Thursday, July 8, 2010
You the Living (2007) ****
Director Roy Andersson is back with another humorously bizarre collection of stupefied Swedes going about their daily lives. You The Living is sort of an unofficial sequel to 2000’s Songs From the Second Floor, but this time Andersson has narrowed his target a bit – he’s no longer trying to pick a fight with the entire culture of Christendom – and focuses instead on individual foibles and foolishness.
As in Songs, there is no central plot, but a seemingly random display of short vignettes, presented in Andersson’s highly stylized, and at times merciless, visuals. Think a 3 Stooges movie directed by Ingmar Bergman with sets designed by Edward Hopper, and you’ll have a pretty good idea of what Andersson is up to.
There are some absolutely hilarious moments here. In a recurring vignette, we meet a middle-aged woman who loudly bemoans her unsatisfying life as her obese boyfriend stares at her adoringly. Meanwhile their Pekinese pup - dogs steal many of the scenes in this film - speaks for the audience by registering a mildly bored disgust.
We encounter a young groupie in mauve go-go boots who falls madly for a disinterested blues guitarist, and in an impressive and imaginative bit of scenery engineering, we see her absurd romantic fantasies brought to life. And in a molasses-slow traffic jam (another Andersson staple), a bricklayer tells us all about his dream involving some expensive china and a failed attempt at the tablecloth trick.
The film loses some of its comedic drive in the middle segments. Many of the vignettes seem like meandering sketches rather than fully developed ideas, and this reviewer’s attention meandered a bit as well. But all is righted with a scene of a man engaged in sexual relations who takes this opportunity to tell us all about his under-performing mutual funds; a scenario so hilarious your sides will ache from laughter.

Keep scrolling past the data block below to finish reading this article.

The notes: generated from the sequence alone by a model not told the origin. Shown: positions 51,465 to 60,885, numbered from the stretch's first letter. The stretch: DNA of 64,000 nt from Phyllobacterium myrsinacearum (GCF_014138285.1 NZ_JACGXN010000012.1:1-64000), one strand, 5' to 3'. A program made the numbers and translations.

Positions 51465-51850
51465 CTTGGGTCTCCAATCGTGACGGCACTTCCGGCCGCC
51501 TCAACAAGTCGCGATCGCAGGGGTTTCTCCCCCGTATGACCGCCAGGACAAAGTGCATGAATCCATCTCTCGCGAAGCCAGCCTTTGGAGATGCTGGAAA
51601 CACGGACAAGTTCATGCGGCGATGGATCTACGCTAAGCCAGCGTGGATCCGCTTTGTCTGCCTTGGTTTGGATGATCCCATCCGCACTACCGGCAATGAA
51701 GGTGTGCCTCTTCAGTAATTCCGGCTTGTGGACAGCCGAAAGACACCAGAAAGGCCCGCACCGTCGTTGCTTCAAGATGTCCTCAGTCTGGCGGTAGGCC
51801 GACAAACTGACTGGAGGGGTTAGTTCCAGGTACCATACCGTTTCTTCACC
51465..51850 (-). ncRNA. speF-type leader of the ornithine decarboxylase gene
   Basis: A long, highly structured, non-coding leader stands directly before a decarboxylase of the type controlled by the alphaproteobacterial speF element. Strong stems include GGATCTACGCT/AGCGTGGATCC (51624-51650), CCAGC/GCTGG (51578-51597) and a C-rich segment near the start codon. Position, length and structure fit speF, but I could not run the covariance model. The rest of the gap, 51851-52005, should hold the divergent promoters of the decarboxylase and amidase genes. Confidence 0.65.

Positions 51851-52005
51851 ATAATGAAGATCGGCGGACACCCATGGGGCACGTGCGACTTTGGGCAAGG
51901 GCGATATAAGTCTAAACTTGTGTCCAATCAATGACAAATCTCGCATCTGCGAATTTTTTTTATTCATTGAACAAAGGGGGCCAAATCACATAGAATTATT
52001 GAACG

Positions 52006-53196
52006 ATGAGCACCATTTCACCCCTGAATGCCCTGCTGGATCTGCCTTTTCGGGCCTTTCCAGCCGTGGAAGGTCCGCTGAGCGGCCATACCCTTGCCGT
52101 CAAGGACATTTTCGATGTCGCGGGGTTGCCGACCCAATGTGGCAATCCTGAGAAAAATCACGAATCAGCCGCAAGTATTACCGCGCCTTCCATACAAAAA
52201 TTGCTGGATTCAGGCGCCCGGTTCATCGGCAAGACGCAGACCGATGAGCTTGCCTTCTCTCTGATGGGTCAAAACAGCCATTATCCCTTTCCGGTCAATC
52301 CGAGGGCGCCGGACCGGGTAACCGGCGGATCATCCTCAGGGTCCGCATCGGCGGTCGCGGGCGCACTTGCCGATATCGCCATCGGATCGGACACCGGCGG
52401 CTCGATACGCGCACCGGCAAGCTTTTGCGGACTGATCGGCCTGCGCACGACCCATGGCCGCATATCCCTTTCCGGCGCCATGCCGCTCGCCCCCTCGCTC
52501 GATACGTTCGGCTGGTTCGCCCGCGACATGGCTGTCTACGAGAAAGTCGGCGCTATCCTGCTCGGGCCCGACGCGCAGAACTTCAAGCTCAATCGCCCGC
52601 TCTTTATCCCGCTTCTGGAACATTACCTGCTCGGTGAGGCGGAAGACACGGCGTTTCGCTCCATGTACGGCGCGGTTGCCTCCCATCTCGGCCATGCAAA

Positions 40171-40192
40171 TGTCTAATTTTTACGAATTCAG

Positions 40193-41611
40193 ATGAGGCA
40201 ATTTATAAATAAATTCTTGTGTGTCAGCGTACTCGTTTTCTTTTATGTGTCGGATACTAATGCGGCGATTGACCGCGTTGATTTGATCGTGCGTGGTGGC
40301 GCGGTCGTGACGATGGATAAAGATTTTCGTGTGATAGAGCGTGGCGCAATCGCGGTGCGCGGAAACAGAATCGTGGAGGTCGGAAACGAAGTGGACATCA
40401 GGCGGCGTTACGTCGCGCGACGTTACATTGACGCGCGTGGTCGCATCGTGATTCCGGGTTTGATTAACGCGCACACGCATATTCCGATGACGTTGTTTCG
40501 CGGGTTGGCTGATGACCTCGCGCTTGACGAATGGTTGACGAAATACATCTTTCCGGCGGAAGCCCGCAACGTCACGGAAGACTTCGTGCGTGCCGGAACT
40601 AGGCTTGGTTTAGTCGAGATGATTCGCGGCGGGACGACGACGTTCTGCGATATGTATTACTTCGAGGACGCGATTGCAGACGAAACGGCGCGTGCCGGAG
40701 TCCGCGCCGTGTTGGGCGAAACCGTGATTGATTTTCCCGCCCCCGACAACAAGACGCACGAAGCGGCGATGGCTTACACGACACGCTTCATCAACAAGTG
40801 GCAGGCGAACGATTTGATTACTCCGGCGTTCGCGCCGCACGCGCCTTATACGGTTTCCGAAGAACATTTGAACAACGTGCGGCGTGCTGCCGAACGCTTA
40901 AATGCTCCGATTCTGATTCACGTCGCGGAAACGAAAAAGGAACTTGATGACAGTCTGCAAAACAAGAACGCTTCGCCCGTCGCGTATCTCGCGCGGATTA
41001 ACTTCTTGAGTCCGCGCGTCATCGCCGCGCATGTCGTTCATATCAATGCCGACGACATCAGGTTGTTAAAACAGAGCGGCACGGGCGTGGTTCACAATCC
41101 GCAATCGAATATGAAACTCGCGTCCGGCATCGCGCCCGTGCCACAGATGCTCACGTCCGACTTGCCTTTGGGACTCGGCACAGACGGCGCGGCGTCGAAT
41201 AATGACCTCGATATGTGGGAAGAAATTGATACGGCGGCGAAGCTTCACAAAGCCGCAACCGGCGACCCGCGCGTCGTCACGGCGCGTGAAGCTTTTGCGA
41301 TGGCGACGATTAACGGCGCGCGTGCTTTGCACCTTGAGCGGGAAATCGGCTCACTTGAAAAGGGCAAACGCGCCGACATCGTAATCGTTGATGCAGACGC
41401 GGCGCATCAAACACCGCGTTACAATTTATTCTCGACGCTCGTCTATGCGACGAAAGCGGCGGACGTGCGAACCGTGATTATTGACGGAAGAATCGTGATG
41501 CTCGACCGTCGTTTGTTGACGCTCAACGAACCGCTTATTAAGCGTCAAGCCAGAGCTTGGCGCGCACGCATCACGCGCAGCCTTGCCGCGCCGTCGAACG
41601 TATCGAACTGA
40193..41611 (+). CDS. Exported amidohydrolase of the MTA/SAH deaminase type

Andersson made his career as a sought-after director of commercials and You the Living has the feel of a feature length assembly of TV spots. But the goal is not to sell us soap or cereal, but the realization that many of life’s disappointments are the result of repeated history.
The film gets in a few digs at Europe's dark past and some societal issues, particularly the way the justice system is seemingly driven by an endless thirst for revenge. As a man faces the death penalty for a relatively minor crime, his victim continues to verbally berate him even as he is strapped into the electric chair, while other witnesses munch on popcorn and simply enjoy the show. I suggest you get a copy of You the Living and do the same.
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